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News: DataNucleus Access Platform 1.1.0 released

  1. DataNucleus Access Platform 1.1.0 released (2 messages)

    DataNucleus Access Platform 1.1.0 has just been released. Access Platform provides access to a range of datastores for Java applications using JDO/JPA API's. It is fully compliant with JDO1, JDO2, JDO2.1, JDO2.2, JPA1, and provides preview features for JDO2.3 and JPA2. It currently supports persistence to RDBMS, db4o, LDAP, XML, Excel, NeoDatis ODB, JSON and OpenDocumentFormat (ODF). It additionally allows configuration of classes to be persisted using JDO annotations/XML/API or JPA annotations/XML providing access to both JDO and JPA persistence APIs regardless of which configuration method was chosen, offering a level of flexibility not seen in other persistence tools. Querying of the supported datastores can be performed using JDOQL, JPQL or SQL (dependent on the datastore). By making use of standardised APIs, the process of swapping persistence from one datastore to another is a simple URL change when specifying the datastore. AccessPlatform is made up of a series of OSGi compliant jars, and can be utilised in J2SE, J2EE, or OSGi container environments. By using OSGi together with eclipse extension-points, DataNucleus is highly extensible so if you wanted to provide support for your own datastore then this would be a relatively simple procedure. DataNucleus Access Platform is licensed under the flexible Apache 2 license. DataNucleus Access Platform 1.1 provides the following over and above what DataNucleus 1.0 (originally JPOX) provides :-
    • Now requires JDK1.5+
    • Support for in-memory evaluation of JDOQL/JPQL subqueries
    • Support for JDO2 "PersistenceManager proxy"
    • Support for JDO2.3 Metadata API (for those that don't like XML *or* annotations)
    • Support for JDO2.3 Enhancer API
    • Support for JDO2.3 query timeout/cancel API
    • Support for JDO2.2 transaction isolation control
    • JPA2 preview support for datastore cache, @OrderColumn, standardised properties, and various new query methods
    • RDBMS : rewrite of locate, fetch and some select SQL using a new SQL API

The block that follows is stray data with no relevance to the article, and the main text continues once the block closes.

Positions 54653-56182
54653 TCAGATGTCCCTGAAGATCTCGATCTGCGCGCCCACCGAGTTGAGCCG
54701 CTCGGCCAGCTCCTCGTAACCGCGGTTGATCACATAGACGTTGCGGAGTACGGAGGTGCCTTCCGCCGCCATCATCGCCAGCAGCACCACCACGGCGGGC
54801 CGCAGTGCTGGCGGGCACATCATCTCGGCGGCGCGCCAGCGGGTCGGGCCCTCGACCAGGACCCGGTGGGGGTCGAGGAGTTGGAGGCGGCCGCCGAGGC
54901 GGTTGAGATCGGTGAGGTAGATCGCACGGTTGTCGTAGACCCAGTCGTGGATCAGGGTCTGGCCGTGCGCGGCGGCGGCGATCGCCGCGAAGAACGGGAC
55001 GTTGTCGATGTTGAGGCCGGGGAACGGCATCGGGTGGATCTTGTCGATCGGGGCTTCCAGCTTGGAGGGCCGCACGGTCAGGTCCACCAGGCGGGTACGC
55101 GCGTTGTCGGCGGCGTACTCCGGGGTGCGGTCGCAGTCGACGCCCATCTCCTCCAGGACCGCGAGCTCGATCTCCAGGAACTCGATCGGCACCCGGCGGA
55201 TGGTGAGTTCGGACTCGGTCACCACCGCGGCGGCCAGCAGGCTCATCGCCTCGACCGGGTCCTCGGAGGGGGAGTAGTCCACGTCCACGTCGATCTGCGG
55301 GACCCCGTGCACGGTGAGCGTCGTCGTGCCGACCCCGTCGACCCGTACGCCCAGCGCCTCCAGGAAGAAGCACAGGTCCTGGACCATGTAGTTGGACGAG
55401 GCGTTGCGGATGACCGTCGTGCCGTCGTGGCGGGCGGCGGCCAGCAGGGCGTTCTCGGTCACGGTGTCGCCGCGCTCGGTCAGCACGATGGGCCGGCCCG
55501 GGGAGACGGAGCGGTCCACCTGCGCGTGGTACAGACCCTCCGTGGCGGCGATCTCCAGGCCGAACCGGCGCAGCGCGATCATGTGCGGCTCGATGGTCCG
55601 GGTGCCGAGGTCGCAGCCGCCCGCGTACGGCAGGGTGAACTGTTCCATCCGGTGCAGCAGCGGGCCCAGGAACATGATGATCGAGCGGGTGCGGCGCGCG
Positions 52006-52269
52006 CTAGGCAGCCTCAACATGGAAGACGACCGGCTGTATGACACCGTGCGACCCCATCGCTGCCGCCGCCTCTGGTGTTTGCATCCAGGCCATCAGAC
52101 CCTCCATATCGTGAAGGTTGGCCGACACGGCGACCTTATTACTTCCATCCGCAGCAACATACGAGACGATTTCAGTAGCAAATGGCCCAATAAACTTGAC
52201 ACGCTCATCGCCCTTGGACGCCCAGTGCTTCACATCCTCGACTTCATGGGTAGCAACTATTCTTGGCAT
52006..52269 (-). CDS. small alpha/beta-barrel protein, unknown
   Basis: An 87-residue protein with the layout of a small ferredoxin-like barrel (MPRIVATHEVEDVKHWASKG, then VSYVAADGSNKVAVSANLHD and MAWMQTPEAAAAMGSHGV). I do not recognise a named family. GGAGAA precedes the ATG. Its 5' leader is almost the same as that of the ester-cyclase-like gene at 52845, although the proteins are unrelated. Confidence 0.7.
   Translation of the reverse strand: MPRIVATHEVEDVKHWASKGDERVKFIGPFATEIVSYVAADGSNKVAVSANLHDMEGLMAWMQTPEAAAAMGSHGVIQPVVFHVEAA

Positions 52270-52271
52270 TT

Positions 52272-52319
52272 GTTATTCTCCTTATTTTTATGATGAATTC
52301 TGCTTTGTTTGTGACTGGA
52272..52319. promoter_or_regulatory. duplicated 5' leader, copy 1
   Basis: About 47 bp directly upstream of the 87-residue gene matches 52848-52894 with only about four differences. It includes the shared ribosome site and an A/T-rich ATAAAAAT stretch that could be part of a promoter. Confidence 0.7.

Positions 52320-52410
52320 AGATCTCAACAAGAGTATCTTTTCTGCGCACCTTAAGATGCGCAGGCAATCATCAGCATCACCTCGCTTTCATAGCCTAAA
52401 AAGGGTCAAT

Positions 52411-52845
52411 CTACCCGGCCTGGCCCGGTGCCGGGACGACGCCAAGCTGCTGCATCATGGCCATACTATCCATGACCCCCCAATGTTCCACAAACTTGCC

• RDBMS : start of an alternative JDOQL implementation using a new SQL API
    • RDBMS : Support for persistence of interface fields into a single column
    • ODF : Support for persistence/querying to OpenDocument format spreadsheets
    • XML : Added support for 1-1, 1-N, M-N relations
    • XML : Added many configurability improvements
    • LDAP : Support for various new mapping configurations.
    • LDAP : Support for native querying
    • Dropped support for BCEL enhancer, now focussing attention on the ASM variant
    • Many improvements to the L2 caching process
    • Some fixes for multithreaded usage
    Documentation is available to view online or PDF. It is available to download. Limited free support for Access Platform is provided by way of our forum. Commercial support and consulting is also provided. Thanks to NightLabs for their continued support and hosting. Thanks also to SourceForge for the provision of source code facilities used by DataNucleus. Finally, thanks to everyone who has helped in the development of DataNucleus Access Platform 1.1 over the last 5 months.

    Threaded Messages (2)

  2. Congrats![ Go to top ]

    Congrats Erik & Andy!! It's good to see how you guys show by implementation how cool and alive the JDO spec really is, and how it goes (light years) beyond that JPA thing. ;-) We use it for production and it allows us 1 component for all our persistence. We used to need 3 of them (one to dig up people from LDAP, the biggest buck for the RDMBS domain model interactions, and tEe 3rd one to interact with XML for e.g. our webservices). Keep up the good work and thanks for all the effort. -Wolf
  3. Re: Congrats![ Go to top ]

    Congrats Erik & Andy!!
    It's good to see how you guys show by implementation how cool and alive the JDO spec really is, and how it goes (light years) beyond that JPA thing. ;-)

    We use it for production and it allows us 1 component for all our persistence.
    We used to need 3 of them (one to dig up people from LDAP, the biggest buck for the RDMBS domain model interactions, and tEe 3rd one to interact with XML for e.g. our webservices).
    Keep up the good work and thanks for all the effort.

    -Wolf
    Thanks Wolf. Let's not forget the lead responsible to the recent major improvements in the LDAP support: Stefan Seelmann.